I was so thrilled to hear that St. Kurt Willems got the chance to ask N. T. Wright a question about the psalms...that is basically the same question I would have asked!
Psalms of lament and imprecation aren't often enough set to contemporary worship songs (just ask Mark DeRaud). In a helpful post ( "WE NEED MOURNING WORSHIP SERVICES"), Pasta Spin laments that we don't lament enough in church/as church. I make the case that when the church doesn't lament, society finds a way to remind the church of its calling (, anyone?)
I love teaching a class (Pasta Spin teaches it, too), where students are challenged to find contemporary songs that are worshipful.
I enjoy challenging them to cite examples of contemporary songs/psalms of lament; songs that are not "happy-clappy"(hear Bono talk about this phenomenon in the video below)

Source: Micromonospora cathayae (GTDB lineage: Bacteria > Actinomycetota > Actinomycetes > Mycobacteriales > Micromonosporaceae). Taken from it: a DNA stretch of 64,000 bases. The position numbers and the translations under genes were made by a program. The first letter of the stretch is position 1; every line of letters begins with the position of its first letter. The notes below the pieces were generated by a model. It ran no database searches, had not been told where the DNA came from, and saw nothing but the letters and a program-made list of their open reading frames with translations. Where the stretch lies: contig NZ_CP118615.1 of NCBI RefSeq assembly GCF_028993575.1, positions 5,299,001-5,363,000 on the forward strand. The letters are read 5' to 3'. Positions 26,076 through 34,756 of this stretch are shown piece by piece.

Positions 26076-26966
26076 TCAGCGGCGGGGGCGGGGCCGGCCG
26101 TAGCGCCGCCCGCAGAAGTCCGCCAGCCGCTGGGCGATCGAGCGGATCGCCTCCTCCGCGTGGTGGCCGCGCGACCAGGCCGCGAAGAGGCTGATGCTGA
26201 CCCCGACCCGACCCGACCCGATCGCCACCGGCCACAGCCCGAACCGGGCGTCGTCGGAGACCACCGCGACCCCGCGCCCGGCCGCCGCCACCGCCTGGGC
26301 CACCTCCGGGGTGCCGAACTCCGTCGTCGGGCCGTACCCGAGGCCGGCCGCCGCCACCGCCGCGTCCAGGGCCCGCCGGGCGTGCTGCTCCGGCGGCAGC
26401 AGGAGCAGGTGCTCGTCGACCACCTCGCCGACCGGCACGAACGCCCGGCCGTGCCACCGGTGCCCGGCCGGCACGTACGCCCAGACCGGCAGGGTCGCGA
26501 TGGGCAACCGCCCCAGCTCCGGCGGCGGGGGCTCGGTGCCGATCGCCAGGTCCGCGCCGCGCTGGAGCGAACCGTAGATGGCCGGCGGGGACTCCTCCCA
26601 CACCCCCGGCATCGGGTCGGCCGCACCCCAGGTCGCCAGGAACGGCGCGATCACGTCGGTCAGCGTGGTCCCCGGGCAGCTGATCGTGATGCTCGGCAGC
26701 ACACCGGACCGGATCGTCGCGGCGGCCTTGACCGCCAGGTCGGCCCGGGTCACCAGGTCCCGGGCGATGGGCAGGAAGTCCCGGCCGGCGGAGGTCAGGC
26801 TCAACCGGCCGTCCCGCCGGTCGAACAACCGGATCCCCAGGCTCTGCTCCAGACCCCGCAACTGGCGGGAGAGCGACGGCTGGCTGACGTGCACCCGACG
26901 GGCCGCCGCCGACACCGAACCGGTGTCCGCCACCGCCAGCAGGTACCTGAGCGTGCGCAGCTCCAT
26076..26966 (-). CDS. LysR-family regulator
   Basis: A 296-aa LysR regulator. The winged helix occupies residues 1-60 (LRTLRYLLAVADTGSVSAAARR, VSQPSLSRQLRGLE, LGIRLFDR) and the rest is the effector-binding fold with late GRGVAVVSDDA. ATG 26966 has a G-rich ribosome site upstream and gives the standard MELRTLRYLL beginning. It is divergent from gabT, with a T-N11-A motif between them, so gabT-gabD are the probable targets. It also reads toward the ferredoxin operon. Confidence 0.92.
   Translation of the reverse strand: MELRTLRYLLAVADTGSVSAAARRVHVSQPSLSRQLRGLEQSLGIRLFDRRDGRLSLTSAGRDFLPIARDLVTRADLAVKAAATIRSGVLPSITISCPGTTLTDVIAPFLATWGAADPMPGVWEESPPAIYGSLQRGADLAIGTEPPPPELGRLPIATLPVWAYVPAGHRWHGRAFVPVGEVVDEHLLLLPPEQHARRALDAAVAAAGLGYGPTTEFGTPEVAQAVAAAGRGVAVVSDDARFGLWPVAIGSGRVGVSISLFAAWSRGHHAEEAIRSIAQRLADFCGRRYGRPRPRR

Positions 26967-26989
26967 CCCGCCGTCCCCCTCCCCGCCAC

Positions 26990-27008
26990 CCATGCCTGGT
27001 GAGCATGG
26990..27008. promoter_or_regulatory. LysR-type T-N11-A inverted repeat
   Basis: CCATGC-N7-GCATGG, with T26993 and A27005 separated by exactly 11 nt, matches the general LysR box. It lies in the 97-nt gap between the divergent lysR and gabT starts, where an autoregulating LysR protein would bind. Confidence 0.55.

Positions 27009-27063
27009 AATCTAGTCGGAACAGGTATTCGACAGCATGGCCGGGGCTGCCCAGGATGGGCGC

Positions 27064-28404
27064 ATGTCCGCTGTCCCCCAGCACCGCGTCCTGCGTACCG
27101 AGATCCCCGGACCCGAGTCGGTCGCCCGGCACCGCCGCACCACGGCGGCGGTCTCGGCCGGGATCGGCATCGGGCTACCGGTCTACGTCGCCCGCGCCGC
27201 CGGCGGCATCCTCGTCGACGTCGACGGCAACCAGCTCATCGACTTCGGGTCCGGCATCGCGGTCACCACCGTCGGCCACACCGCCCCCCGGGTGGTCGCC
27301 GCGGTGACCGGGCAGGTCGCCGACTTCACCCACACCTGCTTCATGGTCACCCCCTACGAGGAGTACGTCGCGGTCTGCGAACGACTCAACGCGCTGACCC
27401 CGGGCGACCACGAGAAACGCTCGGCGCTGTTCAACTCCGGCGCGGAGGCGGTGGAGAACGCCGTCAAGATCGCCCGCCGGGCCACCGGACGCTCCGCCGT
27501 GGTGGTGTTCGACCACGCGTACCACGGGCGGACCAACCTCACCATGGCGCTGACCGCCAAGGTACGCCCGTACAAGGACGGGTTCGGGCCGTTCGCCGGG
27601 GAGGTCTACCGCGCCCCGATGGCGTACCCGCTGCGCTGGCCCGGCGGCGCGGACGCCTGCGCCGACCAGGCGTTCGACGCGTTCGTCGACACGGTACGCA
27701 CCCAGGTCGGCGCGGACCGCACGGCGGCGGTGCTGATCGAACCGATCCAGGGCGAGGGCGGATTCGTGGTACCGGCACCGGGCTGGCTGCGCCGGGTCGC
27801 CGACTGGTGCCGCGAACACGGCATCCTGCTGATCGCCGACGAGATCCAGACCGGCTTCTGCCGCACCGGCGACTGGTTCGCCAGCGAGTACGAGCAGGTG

I have several tunes that work for me
(see , "Low" by The Violet Burning,
Praying with Pink Floyd, "Make it a Double" and posts labeled "lament.")
Often, students have never considered--until hearing the history of Psalms
--that such would be "appropriate" for worship.
But let's stretch a little more. If all the psalms have precedent for liturgical/musical use..how about those delightful songs of imprecation?
How about a little ditty on Psalm 56:8"
"Break their teeth, O God!"
(Love the irony that the inscription on this psalm reminds us it was to be "sung to the tune of 'Do Not Destroy''....ha! and don't miss the tune title for Psalm 22. See )
But the one I've often wondered about is the one Kurt asked Wright about:
Is there a place for chanting/singing Psalm 139:7:
"Blessed is the one who seizes your infants
and dashes them against the rocks."